If you would like to work with me in support of finding more space in your life, please email directly.
Ever since completing my training in Yoga Therapy for the Mind with The Minded Institute, I have considered myself to be cured of mental illness. But lately I have had to accept that I will never be fully cured of my particular mental illness. It is triggered by stress and even though I advocate that yoga and mindfulness practices are life-long when managing mental illness, stress has a way of blocking them out for me and like every human, I get overwhelmed by the stress and put those practices at the back of the list of jobs to be done. Because in my head, if I tick off all the other jobs that I believe to be causing the stress, I will cope better. But this is rarely the case.
Taking a week off afforded me the time to rest, recuperate and regroup; to prioritise my practices again and therefore my well-being. Consequently I found the space I required to set up strategies that should keep me on the straight and narrow.
I found wisdom from the young that week. The coordinator of the Sussex Oakleaf Youth Mental Health group that I volunteer for 'BeOk', constructed a list of 5 ways to well-being. These are:
Connecting. Learning. Being Active. Noticing. Giving.
Connecting with family, friends, colleagues and community satisfies a human need of feeling valued and close to others. Connection can also be felt for some through religion, spirituality and nature. In the group we drew mind-maps of things that cultivated connection for us. Other than those mentioned above, examples were communication, reliance, sharing, trust, honesty, love, safety, grounding etc...
This was only the first step on our journey to exploring the 5 ways of well-being together. I find the intelligence, honesty and wisdom of these young men and women incredibly humbling.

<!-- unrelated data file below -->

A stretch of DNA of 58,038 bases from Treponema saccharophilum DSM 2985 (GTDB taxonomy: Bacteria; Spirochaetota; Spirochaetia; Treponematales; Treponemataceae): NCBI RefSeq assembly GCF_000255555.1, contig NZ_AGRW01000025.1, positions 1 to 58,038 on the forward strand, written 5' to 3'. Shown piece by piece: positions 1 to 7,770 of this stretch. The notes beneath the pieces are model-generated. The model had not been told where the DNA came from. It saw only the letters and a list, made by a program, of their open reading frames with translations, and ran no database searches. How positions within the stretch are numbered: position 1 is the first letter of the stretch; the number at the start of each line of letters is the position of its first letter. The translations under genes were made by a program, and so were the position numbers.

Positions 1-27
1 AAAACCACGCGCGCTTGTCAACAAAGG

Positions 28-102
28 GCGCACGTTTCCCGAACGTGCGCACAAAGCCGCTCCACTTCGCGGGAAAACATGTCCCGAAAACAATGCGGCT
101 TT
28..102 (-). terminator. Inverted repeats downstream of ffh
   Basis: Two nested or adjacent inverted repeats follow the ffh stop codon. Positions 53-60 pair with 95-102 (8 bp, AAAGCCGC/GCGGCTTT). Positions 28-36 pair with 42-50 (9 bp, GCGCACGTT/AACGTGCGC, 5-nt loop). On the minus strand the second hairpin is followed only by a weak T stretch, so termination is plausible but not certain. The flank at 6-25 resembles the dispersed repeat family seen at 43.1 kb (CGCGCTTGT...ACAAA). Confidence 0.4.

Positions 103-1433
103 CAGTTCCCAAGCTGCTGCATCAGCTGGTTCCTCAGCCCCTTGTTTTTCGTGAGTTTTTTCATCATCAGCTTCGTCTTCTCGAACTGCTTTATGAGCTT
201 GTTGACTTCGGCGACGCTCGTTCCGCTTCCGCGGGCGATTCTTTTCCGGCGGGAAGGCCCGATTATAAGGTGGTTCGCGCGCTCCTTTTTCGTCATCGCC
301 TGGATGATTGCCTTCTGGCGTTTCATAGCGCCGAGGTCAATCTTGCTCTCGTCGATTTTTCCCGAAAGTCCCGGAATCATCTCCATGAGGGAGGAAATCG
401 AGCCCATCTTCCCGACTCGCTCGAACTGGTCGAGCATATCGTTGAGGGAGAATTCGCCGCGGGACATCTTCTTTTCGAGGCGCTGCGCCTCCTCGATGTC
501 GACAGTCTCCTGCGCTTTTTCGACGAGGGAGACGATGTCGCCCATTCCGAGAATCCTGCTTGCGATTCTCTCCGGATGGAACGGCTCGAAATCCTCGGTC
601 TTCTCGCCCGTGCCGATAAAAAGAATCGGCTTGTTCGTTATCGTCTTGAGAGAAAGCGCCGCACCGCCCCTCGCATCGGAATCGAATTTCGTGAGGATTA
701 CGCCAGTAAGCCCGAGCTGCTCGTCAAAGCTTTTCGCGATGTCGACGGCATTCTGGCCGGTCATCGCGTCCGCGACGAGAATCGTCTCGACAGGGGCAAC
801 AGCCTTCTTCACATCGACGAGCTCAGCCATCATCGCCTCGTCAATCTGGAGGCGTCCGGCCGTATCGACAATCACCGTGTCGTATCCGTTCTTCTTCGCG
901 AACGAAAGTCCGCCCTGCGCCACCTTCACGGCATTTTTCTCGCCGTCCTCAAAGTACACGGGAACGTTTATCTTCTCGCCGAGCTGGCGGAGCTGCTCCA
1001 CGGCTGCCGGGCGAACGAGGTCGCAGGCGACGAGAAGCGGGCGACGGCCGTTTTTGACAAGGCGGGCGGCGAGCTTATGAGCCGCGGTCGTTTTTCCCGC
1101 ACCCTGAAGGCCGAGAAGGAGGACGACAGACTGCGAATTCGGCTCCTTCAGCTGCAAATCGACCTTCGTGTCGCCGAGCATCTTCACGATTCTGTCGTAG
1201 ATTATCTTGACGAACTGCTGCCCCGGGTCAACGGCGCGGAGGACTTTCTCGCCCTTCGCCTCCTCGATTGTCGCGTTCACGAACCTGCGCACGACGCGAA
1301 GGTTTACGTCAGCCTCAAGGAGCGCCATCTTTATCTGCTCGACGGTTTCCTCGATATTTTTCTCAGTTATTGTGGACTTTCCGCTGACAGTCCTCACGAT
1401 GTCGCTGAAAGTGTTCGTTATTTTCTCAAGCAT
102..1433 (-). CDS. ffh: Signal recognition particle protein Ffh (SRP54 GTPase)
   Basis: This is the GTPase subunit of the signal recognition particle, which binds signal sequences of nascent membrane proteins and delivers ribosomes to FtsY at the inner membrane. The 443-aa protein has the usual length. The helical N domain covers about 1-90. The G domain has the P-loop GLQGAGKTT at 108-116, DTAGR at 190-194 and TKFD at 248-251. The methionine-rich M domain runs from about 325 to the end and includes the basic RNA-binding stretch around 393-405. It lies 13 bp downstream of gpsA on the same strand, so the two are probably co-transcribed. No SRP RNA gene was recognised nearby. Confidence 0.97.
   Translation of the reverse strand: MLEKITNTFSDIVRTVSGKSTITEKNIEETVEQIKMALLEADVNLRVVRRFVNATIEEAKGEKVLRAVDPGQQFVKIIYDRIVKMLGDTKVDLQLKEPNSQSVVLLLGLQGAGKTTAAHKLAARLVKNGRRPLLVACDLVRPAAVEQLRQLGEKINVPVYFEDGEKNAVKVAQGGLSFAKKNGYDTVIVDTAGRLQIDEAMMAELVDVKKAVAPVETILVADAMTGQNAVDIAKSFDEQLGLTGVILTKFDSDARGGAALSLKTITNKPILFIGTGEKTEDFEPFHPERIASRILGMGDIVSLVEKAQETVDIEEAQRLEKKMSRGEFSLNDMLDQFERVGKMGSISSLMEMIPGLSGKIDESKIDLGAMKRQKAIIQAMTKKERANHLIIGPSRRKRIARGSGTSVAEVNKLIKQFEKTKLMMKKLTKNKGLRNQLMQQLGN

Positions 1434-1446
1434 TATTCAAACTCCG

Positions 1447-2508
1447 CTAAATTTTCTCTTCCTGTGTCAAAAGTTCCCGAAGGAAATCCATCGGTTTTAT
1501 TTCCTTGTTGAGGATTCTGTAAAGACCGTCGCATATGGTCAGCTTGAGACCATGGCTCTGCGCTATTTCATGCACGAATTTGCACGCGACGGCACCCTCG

Next on the list is Learning. During the BeOk sessions, we have discussed in the past how exams put too much pressure on those of us whose memories have been affected by mental health. But there is always something to learn that can be done just for the fun or fascination of it such as a new skill. Continued learning enhances self esteem and encourages social interaction. Setting goals can be a great way to achieve a sense of well-being.
Being Active is vital for health in general. Regular activity is associated with lower levels of stress, anxiety and depression and is essential for slowing age-related cognitive decline.
Noticing the things around you comes under the umbrella of mindfulness; simply being more present and attentive to whatever you are doing or whoever you are speaking to. Savoring the moment; eating lunch without looking at your phone for example, hearing the words another is saying are ways to help you appreciate the important things in life and in turn, to make positive choices based on your own values.
Giving time to others is incredibly rewarding and helps to create connections. Acts of kindness to a friend, neighbor, community group or charity are more likely to make you feel happy!
I have found that the best strategy for me to cultivate well-being is to be organised. I used to be more organic in the way my days evolved but I found it was too easy to be lazy. So I set myself daily goals, ticking off at least two of five ways to well-being. And it feels good!